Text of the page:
If you have a home vegetable garden, this publication can help you learn about selecting a site, gardening tools, fertilizer, watering techniques and more.

Cultivation of Ramps (Allium tricoccum and A. burdickii)

By: Jeanine Davis, Jackie Greenfield Horticulture Information Leaflet

Ramps, also known as wild leeks, are native to the eastern North American mountains. They can be found growing in patches in rich, moist, deciduous forests and bottoms from as far north as Canada, west to Missouri and Minnesota, and south to North Carolina and Tennessee. In early spring, ramps send up smooth, broad, lily-of-the-valley-like leaves that disappear by summer before the white flowers appear. The bulbs have the pleasant taste of sweet spring onions with a strong garlic-like aroma.

Plant Propagation by Layering

By: Ervin Evans, Frank Blazich Instructions for the Home Gardener

Stems that are still attached to their parent plant may form roots where they come in contact with a rooting medium. This method of vegetative propagation is generally successful, because water stress is minimized and carbohydrate and mineral nutrient levels are high. The development of roots on a stem while the stem is still attached to the parent plant is called layering. A layer is the rooted stem following detachment (removal) from the parent plant.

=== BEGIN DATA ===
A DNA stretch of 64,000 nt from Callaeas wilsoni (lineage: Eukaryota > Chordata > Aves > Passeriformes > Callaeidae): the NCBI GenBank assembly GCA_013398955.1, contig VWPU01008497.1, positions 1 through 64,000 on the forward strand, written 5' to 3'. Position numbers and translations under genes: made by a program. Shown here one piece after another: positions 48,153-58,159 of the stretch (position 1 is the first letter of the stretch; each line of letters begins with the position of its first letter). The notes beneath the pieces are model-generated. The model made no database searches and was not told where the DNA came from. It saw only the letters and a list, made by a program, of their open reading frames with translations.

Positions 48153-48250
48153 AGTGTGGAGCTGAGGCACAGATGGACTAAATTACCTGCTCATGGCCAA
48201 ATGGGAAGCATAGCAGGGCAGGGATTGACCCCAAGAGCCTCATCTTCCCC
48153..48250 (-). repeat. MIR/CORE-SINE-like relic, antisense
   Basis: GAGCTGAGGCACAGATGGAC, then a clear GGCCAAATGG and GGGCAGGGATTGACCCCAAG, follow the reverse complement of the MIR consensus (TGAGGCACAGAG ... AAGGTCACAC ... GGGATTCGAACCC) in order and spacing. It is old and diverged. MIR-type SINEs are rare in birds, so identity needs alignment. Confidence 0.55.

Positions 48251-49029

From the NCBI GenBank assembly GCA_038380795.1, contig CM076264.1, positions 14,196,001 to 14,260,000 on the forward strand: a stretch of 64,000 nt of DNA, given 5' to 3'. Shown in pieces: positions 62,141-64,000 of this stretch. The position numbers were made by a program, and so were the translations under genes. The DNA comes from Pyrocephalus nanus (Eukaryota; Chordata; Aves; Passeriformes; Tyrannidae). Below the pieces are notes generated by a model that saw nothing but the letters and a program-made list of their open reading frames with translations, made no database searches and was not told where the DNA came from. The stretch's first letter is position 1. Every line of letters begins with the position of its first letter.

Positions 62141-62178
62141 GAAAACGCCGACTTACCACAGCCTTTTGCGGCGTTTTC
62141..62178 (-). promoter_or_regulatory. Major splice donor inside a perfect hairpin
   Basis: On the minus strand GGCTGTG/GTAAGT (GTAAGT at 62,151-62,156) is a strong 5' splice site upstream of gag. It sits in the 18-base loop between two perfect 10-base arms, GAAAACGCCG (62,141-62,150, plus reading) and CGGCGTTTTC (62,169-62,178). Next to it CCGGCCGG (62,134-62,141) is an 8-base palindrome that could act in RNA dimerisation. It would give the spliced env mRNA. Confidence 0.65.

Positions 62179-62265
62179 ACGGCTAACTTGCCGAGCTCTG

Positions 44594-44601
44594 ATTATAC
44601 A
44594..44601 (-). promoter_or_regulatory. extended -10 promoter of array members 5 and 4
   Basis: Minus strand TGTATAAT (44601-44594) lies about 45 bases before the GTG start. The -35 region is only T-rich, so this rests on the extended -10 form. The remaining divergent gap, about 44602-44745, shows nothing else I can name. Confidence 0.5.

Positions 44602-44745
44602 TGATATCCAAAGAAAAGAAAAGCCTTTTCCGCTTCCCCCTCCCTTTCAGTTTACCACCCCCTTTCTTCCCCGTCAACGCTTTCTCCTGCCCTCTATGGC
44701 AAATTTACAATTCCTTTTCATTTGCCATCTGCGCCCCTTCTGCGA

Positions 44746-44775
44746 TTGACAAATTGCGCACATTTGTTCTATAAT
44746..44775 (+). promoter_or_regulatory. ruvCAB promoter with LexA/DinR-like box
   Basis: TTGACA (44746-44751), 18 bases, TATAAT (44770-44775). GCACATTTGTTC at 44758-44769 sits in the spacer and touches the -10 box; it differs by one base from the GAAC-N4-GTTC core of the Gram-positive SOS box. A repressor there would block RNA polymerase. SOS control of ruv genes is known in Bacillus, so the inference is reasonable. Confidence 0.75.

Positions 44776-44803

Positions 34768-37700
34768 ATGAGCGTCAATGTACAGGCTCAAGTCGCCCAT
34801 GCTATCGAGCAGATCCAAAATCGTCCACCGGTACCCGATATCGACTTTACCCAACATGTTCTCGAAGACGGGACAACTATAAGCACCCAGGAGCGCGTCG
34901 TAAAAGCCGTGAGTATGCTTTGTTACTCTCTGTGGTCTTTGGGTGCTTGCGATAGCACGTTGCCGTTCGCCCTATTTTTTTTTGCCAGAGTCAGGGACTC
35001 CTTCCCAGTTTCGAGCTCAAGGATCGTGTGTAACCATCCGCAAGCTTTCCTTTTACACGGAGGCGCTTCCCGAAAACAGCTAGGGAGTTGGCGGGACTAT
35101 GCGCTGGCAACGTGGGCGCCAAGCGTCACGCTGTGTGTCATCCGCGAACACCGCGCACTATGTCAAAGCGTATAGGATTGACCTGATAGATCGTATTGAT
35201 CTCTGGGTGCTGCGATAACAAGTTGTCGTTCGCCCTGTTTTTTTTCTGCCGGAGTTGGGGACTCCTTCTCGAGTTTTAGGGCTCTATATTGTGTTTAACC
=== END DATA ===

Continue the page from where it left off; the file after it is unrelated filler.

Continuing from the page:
Choosing and Using Edible Flowers

By: Cyndi Lauderdale, Lucy Bradley

Flowers have traditionally been used in many types of cooking: European, Asian, East Indian, Victorian English, and Middle Eastern. Early American settlers also used flowers as food. Today, there is a renewed interest in edible flowers for their taste, color, and fragrance. Many herbal flowers have the same flavor as their leaves, though others, such as chamomile and lavender blossoms, have a subtler flavor.

Producing Tree Fruit for Home Use

By: Michael Parker

This publication explains how to plant and take care of fruit trees in the home garden or yard.

A Gardener's Guide to Fertilizing Trees and Shrubs

By: Ervin Evans

This publication provides basic information on the nutrient needs of trees and shrubs, types of fertilizers to apply and recommended methods and times of application.

Blueberry Freeze Damage and Protection Measures

By: Bill Cline, Gina Fernandez Horticulture Information Leaflet